By Olga R. Rodriguez and Lisa Mascaro | Associated Press
SAN FRANCISCO — House Speaker Nancy Pelosi, in her first public appearance since Friday’s brutal attack on her husband, rallied grassroots activists and said the midterm elections to control Congress are a fight for democracy and “very winnable.”
“People say to me, ‘What can I do to make you feel better?’ I say, ‘Vote!'” Pelosi told callers.
“I think this race is very winnable,” said Pelosi.
Her voice cracked at times as she said of her husband’s recovery, “It’s going to be a long road.”
Pelosi thanked those in a video call for supporting Paul Pelosi, 82, who suffered a fractured skull and other injuries after an intruder broke into her San Francisco home late last week and hit him with a hammer in what authorities said saying was a deliberate and political attack.
The Democrat leader was speaking early this morning from California, where her husband was discharged from the hospital late Thursday, and her voice cracked during the long but upbeat speech. “What we’re doing is not just winning an election, it’s strengthening our democracy,” Pelosi said. “There is no question that our democracy is on the ballot.”
The speaker’s comments come as Democrats face an uphill battle for control of Congress in Tuesday’s midterm elections, while energetic Republicans work to flip the House and Senate and end Democrat hold on Washington.
David DePape, 42, is being held without bail on charges of attempted murder, burglary and elder abuse. DePape public defender Adam Lipson pleaded not guilty on his behalf earlier this week and pledged to vigorously defend him. Lipson declined to comment Friday.
At a Friday hearing, a San Francisco judge revealed that she worked with Speaker Pelosi’s daughter in the 1990s, giving prosecutors and the public defender’s office an opportunity to object to her role in the case .
Judge Loretta “Lori” Giorgi said she and Christine Pelosi worked together in the San Francisco Attorney’s Office in the 1990s but hadn’t spoken to each other in years. Christine is one of Pelosi’s five adult children, and while she has never held elected office, she is considered a potential successor if Pelosi steps down from her seat in the House of Representatives.
In court filings released earlier this week, officials said DePape broke into the home carrying zip ties, duct tape and a piece of rope in a backpack. He woke Paul Pelosi and demanded to speak to “Nancy,” who was out of town. Two officers who ran to the home after Paul Pelosi called 911 saw DePape hit him in the head with the hammer.
No one objected to Giorgi’s ties to the Pelosi family during Friday’s hearing, but either side may do so in the future, and San Francisco District Attorney Brooke Jenkins said the case could still be tried by another judge. The public prosecutor initially did not comment.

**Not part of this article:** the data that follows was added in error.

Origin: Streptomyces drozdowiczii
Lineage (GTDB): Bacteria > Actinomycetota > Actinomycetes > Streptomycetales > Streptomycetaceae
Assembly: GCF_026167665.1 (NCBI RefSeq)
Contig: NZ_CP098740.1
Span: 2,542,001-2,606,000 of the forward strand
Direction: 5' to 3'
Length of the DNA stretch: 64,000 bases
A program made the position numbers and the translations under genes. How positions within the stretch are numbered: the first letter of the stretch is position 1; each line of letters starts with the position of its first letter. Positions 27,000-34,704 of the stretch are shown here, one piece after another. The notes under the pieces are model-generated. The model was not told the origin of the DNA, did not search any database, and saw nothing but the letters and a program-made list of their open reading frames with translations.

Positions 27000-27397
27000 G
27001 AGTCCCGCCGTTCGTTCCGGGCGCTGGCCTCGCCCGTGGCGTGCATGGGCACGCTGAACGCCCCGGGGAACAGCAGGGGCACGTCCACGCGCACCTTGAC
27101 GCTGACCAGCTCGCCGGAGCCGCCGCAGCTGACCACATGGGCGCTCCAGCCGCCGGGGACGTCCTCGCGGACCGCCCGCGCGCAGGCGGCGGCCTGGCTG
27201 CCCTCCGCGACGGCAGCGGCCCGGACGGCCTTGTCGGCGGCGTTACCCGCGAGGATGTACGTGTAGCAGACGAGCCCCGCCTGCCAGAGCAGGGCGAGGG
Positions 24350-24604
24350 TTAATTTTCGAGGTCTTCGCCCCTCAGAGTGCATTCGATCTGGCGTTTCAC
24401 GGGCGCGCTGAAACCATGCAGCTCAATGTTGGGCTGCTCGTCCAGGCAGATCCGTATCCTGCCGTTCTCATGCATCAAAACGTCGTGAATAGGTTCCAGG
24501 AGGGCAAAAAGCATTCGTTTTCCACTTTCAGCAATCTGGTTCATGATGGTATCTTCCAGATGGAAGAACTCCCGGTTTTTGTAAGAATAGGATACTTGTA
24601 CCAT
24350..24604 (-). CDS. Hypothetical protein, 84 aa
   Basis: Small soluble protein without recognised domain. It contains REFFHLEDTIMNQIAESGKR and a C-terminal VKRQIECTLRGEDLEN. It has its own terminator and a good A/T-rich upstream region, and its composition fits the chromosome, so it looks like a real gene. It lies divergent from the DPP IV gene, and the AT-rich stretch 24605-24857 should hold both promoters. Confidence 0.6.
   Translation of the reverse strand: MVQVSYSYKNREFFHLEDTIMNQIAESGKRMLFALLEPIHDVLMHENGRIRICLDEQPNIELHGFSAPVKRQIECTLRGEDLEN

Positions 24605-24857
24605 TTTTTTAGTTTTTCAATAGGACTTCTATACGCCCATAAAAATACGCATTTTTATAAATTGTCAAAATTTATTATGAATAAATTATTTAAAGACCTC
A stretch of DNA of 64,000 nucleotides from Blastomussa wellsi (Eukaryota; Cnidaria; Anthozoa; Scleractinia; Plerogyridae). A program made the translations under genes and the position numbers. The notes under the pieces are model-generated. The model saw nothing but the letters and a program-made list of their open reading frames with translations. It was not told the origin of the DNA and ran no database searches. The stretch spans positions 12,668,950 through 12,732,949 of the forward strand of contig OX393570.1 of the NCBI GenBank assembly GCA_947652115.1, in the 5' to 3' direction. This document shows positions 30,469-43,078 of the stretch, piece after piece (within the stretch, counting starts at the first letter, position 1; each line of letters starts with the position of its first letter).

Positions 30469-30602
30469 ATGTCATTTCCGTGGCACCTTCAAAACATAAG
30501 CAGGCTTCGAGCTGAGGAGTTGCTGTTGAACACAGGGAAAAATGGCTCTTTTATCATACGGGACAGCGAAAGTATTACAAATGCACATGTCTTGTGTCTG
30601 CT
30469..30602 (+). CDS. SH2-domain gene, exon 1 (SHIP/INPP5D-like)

“I want to put on record that Mr. Pelosi’s daughter, Christine Pelosi, and I were in the city’s attorney general’s office together in the ’90s,” Giorgi told the court. “And I’ve disclosed the interactions I had when she and I were together. I did not see, hear, or speak to Ms. Pelosi after she left the office. I see her here today.”
Giorgi worked in the prosecutor’s office from 1985 to 2006, when she was appointed to the prosecutor’s office. She rose to the rank of assistant city attorney and served as the office’s director of public integrity. Christine Pelosi attended Friday’s hearing but appeared to go through a back door to avoid the media waiting in the hallway. She entered the courtroom just before the trial began and sat in the front row, away from reporters.
Christine Pelosi is active in California and in national democratic politics. In 2019, she published a book about her mother called The Nancy Pelosi Way. In 2017, as chair of the California Democratic Party’s Women’s Committee, she was actively involved in the #MeToo movement that was taking shape in the state capital.
Prosecutors did not immediately respond to a request for details about Giorgi and Christine Pelosis’ employment.
DePape, who is Canadian, overstayed his authorized U.S. immigration more than two decades ago. According to a US official who spoke to The Associated Press on condition of anonymity, he should have been refused return to the country when he returned a number of times over the years because they were not authorized to discuss the matter.
Mascaro reported from Washington. Associated Press writers Stefanie Dazio in Los Angeles, Elliot Spagat in San Diego, and Kathleen Ronayne in Sacramento, California contributed to this story.
https://www.ocregister.com/2022/11/04/pelosi-makes-first-remarks-since-husband-was-attacked/ Pelosi makes first comments since husband was assaulted